State School, Townsville.

New of the day

Queensland Times, Ipswich Herald and General Advertiser,

 Tuesday 13 November 1894, page 5

Suspected Incendiarism.


(By Electric Telegraph)


TOWNSVILLE, November 12.

Last night about 7 o’clock the Girls' Central State School was discovered to be on fire by Drynan, an employee of the Post Office. After some time he succeeded in extinguishing the flame. He discovered that a hole had been burned through the floor joist, and the partition was charred. There seems little doubt that the fire was the work of an incendiary. There is no clue. The police are investigating the matter.


The Townsville Central State School, first established as the National School in 1869, was relocated to its present site in Warburton Street in 1955 and incorporates the remains of the first Townsville gaol which was established in 1878 and relocated to Stuart Creek in 1891.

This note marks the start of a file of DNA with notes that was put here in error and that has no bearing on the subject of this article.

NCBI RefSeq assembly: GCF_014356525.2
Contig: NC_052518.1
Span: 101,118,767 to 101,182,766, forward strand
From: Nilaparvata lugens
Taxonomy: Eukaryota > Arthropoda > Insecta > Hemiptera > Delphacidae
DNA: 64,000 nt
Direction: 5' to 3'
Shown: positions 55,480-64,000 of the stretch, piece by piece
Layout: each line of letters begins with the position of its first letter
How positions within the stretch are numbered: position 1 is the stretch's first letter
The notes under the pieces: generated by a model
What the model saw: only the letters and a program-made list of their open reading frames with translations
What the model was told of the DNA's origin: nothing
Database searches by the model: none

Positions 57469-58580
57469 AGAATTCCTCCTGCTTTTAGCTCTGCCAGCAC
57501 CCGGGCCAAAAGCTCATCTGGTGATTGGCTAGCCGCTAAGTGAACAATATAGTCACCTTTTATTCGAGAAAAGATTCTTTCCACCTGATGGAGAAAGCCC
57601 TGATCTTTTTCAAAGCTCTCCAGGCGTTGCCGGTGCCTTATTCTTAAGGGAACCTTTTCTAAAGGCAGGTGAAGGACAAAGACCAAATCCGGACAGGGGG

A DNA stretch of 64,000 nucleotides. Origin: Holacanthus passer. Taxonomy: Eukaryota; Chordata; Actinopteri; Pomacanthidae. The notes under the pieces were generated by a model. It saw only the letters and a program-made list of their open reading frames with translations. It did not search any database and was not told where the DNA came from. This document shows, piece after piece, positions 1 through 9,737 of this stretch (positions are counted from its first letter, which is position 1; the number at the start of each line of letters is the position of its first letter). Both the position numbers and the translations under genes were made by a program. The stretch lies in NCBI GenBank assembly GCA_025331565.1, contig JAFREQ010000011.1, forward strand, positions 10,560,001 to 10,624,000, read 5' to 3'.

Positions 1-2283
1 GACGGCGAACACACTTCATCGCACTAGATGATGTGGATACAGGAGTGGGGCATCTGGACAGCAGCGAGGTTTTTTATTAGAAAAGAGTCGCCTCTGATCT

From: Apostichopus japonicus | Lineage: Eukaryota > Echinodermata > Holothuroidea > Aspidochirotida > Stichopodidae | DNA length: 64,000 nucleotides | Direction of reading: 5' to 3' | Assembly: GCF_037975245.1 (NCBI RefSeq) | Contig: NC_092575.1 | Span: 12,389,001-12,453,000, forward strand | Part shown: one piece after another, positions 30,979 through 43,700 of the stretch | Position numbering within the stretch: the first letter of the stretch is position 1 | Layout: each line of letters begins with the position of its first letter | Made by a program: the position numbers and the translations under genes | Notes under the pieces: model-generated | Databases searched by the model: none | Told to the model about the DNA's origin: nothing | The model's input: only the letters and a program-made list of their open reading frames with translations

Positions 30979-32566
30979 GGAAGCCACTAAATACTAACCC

In March 1869, 4 years after the settlement of Townsville, the first recognized school, the National School was opened in a building that had been used as the Burdekin and Flinders Hospital on the Strand. The school commenced with 48 students with an average attendance for the year of 53. The school expanded in 1873 to include a Girls School for which a new building was erected in 1874 and an infant school was established in 1876 with its new building erected in 1879. In 1878 over 200 girls were attending the school.

A new boys' school was erected in 1889 and the two schools became known as the Townsville Central Schools. The school buildings suffered cyclone damage in 1896 and 1903 and a long history of the school not being adequately maintained is recorded in school records.

Courtesy of the Queensland Heritage Register


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